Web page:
“Seiji has dedicated his life to bridging East and West with classical music. In his words, ‘Music is easier to understand than language — it can be understood right away. Just like the sunset, which is beautiful wherever you watch it.’”

The Kennedy Center Honors medallions were presented the night before the gala at a State Department dinner hosted by Secretary of State John Kerry.

“Seiji Ozawa was in Boston so long that he became part of the city’s DNA,” Kerry said. “He was like Fenway Park with a white turtleneck.What David Ortiz could do with his bat, Seiji could do with his baton.

“Conducting whole symphonies from memory, lifting spirits, and making classical fans out of people who had grown up singing ‘Danny Boy’ and ‘Dirty Water,’ and he connected the eastern part of Massachusetts with Tanglewood and the western part in a way that had never been done before.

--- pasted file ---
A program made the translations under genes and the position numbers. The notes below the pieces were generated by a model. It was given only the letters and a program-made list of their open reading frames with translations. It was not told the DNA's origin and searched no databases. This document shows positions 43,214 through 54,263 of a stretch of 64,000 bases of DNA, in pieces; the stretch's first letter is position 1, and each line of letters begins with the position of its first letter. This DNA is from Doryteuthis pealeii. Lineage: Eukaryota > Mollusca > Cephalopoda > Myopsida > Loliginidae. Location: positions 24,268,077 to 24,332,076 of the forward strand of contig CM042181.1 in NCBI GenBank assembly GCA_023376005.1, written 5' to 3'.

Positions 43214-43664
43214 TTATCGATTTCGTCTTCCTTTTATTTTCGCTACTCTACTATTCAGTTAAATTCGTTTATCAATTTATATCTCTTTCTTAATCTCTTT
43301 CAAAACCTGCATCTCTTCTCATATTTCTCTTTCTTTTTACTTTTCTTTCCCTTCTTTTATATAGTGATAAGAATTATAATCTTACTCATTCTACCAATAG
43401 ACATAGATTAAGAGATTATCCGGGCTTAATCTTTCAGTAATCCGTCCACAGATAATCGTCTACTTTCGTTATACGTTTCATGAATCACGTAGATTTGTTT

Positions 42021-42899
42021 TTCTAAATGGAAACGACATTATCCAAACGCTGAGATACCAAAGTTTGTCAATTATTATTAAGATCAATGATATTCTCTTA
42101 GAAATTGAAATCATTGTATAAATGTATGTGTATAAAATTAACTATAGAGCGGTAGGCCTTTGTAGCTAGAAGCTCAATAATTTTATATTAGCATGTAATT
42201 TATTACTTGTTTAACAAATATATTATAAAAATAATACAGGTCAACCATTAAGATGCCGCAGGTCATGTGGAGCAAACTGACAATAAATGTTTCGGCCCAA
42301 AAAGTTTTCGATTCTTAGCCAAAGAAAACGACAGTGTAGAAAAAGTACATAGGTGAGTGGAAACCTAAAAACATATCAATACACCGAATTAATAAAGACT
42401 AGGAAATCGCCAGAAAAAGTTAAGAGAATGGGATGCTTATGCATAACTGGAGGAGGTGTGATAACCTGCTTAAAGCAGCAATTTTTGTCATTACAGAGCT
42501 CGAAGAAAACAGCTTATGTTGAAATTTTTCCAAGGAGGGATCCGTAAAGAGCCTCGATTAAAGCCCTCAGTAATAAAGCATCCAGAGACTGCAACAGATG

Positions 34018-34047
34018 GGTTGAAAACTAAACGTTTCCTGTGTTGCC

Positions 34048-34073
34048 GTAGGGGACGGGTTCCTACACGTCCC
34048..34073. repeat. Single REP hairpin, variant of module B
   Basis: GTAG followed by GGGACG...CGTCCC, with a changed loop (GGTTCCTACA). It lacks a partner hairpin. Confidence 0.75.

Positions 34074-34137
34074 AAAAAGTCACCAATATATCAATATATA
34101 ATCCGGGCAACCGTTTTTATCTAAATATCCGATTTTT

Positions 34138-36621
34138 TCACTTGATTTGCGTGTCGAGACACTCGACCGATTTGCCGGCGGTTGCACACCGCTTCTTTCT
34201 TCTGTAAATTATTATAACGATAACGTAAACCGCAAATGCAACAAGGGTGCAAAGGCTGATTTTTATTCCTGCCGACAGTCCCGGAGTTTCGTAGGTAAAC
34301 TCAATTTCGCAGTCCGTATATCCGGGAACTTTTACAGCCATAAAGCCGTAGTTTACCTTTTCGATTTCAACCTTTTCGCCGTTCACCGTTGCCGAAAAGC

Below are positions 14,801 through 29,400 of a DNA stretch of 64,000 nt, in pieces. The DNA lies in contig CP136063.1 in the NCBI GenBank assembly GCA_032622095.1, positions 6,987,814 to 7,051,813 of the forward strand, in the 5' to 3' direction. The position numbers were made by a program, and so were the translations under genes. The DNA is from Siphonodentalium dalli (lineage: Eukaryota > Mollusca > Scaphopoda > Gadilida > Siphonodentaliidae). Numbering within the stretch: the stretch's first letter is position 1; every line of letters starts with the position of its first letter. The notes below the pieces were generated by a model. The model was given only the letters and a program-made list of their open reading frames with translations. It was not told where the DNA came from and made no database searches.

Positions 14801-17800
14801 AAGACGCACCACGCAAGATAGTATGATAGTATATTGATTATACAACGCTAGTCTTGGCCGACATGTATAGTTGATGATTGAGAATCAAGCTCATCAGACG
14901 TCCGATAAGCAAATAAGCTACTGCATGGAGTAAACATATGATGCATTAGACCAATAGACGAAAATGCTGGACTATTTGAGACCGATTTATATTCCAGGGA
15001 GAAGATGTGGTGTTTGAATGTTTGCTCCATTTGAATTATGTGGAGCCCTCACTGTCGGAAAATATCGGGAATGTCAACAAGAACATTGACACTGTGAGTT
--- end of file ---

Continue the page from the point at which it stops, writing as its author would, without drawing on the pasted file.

“Maestro, for being the very best and for sharing with us the very best, thank you.”

During the awards program, Ozawa was saluted by violinist and 2003 honoree Itzhak Perlman and soprano Renee Fleming. Cellist and 2007 honoree Yo-Yo Ma, who has been conducted by Ozawa, performed with string musicians from the Tanglewood Music Center. Ma was a member of the Special Honors Advisory Committee, whose recommendations were the basis for the selection of this year’s honorees.

The gala, which was hosted by talk show host Stephen Colbert, will be broadcast on CBS as a two-hour special on Tuesday, Dec. 29, at 9 p.m. (ET/PT).